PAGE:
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Stroke refers to acute vascular events involving the brain, brainstem, or spinal cord. Subtypes of stroke in the pediatric population include arterial ischemic stroke (AIS), cerebral sinovenous thrombosis (CSVT) with or without venous infarction, and hemorrhagic stroke (HS). By age, stroke subtypes can be further subdivided into perinatal (occurring from 20 weeks of gestation to 1 month of age by the broadest definition) and childhood stroke (occurring from 1 month to 18 years).1 AIS is defined as an acute neurological deficit of any duration consistent with focal brain ischemia conforming to an arterial distribution (Figure 121-1) and evidence of infarction on neuroimaging. A transient ischemic attack (TIA) is defined as focal deficit(s) in a vascular territory lasting less than 24 hours; we include the absence of infarction on neuroimaging (restriction of water diffusion) in this definition. CSVT involves thrombosis of the superficial or deep dural venous sinuses. If thrombosis sufficiently impedes venous drainage, both ischemic and hemorrhagic infarction can occur. Hemorrhagic stroke is comprised of nontraumatic intracerebral hemorrhage (ICH) which can be intraparenchymal (IPH) and/or intraventricular (IVH) and subarachnoid hemorrhage (SAH).

FIGURE 121-1.

MRA showing normal arterial anatomy. A. Right internal carotid artery. B. Right middle cerebral artery. C. Left anterior cerebral artery. D. Left vertebral artery. E. Basilar artery. F. Left posterior cerebral artery. Anterior and posterior communicating arteries are not easily visible.

Stroke incidence in the pediatric population is estimated at about 2.3 per 100,000 per year in developed countries, and unlike in adults, for whom about 85% are arterial ischemic, in children about half of all strokes are hemorrhagic.2 Boys are affected more commonly than girls, and in the United States, African Americans have a higher incidence than children of other races, findings not entirely explained by sickle cell anemia or trauma.2 The perinatal period is a time of particularly high risk with an incidence of 1 in 4000 live births.3 Stroke is among the top ten causes of death among US children.1 Case fatality rates are estimated at 2% to 5% for AIS, 5% to 10% for CSVT, and 5% to 25% for ICH/SAH. Some deaths, however, may be due to comorbid disease rather than the stroke and its secondary consequences. Among survivors, two-thirds or more may have permanent neurological deficits.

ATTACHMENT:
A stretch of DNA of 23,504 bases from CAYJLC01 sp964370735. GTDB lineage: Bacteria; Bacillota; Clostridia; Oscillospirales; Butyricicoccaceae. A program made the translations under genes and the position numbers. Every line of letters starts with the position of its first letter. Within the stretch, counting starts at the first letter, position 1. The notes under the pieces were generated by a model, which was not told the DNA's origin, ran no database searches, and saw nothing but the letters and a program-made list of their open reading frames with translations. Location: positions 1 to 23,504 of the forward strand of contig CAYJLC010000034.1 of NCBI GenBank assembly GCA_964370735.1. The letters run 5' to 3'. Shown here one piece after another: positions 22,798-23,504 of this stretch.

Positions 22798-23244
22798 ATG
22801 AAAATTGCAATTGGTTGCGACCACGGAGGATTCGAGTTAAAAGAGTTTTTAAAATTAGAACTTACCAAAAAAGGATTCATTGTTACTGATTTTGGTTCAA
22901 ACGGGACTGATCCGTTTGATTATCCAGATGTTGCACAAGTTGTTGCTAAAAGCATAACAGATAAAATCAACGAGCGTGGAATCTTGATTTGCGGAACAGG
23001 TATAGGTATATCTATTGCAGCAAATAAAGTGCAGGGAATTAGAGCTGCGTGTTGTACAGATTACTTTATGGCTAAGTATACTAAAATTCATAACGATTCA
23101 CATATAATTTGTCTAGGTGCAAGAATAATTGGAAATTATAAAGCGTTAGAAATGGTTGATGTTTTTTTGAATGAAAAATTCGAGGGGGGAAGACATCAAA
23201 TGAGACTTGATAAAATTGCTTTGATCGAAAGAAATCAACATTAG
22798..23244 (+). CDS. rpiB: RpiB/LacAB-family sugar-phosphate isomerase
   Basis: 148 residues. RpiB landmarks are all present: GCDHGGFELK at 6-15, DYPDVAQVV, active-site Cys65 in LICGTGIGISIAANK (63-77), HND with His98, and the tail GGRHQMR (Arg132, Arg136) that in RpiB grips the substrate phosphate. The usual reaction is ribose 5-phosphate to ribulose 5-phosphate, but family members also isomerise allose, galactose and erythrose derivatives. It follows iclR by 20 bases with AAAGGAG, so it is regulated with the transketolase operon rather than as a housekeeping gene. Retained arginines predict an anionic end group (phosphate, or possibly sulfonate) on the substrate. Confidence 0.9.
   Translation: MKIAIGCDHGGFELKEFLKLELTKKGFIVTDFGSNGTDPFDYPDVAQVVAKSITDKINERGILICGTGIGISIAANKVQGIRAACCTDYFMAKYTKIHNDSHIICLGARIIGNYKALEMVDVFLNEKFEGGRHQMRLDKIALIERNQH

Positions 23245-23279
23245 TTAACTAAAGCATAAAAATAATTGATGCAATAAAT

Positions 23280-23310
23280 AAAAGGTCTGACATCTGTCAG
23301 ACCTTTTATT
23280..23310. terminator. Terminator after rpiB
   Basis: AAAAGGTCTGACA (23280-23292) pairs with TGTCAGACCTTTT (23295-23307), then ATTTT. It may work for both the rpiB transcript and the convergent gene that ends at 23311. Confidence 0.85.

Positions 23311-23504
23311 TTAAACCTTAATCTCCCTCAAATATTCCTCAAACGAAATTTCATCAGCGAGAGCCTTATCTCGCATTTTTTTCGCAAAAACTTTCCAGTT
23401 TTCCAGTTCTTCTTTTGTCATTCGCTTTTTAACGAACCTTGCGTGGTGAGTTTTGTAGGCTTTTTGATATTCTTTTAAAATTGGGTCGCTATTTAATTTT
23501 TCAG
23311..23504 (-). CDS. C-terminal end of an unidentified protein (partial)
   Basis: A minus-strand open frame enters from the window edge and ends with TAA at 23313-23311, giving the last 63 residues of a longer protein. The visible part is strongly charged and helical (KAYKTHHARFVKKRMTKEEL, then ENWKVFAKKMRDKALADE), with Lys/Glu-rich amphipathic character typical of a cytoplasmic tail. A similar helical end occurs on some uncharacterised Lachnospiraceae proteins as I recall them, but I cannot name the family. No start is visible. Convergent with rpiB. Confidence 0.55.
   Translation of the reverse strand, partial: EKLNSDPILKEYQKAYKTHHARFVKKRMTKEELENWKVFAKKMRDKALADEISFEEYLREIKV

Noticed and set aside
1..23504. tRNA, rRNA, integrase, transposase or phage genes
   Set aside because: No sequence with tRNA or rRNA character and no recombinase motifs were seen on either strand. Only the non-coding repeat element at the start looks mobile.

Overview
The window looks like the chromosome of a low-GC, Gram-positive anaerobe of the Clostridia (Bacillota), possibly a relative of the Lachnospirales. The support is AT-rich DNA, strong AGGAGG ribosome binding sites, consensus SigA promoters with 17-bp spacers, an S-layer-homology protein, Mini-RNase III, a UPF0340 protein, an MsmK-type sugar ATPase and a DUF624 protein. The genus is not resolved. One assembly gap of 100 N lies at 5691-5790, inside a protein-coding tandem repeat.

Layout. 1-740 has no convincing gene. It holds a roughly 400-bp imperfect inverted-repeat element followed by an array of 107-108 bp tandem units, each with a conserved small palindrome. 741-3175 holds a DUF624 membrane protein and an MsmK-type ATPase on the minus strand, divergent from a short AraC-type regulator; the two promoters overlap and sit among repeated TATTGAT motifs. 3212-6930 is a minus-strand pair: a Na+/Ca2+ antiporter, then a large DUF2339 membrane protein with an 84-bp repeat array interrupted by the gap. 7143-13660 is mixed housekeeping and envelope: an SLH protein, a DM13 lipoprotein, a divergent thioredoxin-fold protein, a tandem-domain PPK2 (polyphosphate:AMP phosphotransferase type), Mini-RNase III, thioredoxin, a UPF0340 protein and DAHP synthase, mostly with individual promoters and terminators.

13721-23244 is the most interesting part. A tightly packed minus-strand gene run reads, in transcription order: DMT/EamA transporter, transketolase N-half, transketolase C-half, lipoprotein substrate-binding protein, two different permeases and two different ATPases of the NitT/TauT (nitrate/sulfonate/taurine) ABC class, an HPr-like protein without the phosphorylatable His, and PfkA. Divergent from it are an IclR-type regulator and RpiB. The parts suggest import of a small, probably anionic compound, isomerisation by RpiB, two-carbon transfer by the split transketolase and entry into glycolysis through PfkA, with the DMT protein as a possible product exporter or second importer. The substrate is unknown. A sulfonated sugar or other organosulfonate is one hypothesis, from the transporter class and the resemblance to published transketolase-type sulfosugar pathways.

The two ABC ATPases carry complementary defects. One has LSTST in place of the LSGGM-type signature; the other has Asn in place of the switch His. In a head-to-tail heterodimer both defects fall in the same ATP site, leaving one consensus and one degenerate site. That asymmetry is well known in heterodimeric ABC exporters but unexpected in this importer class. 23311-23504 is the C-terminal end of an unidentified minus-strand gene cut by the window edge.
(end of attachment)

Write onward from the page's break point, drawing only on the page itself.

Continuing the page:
Arterial ischemic stroke results when blood flow is obstructed or diminished by occlusion of an artery (Figure 121-2) (Table 121-1). This may be due to a thromboembolic mechanism that begins at a local (artery-to-artery embolus) or distal (cardioembolic or paradoxical) source, inflammatory or non-inflammatory steno-occlusive disease intrinsic to the arterial wall (arteriopathy or vasculopathy), or an extrinsic process that results in vessel wall compression (mass lesion, trauma, or cerebral edema). Ischemia deprives neurons ...

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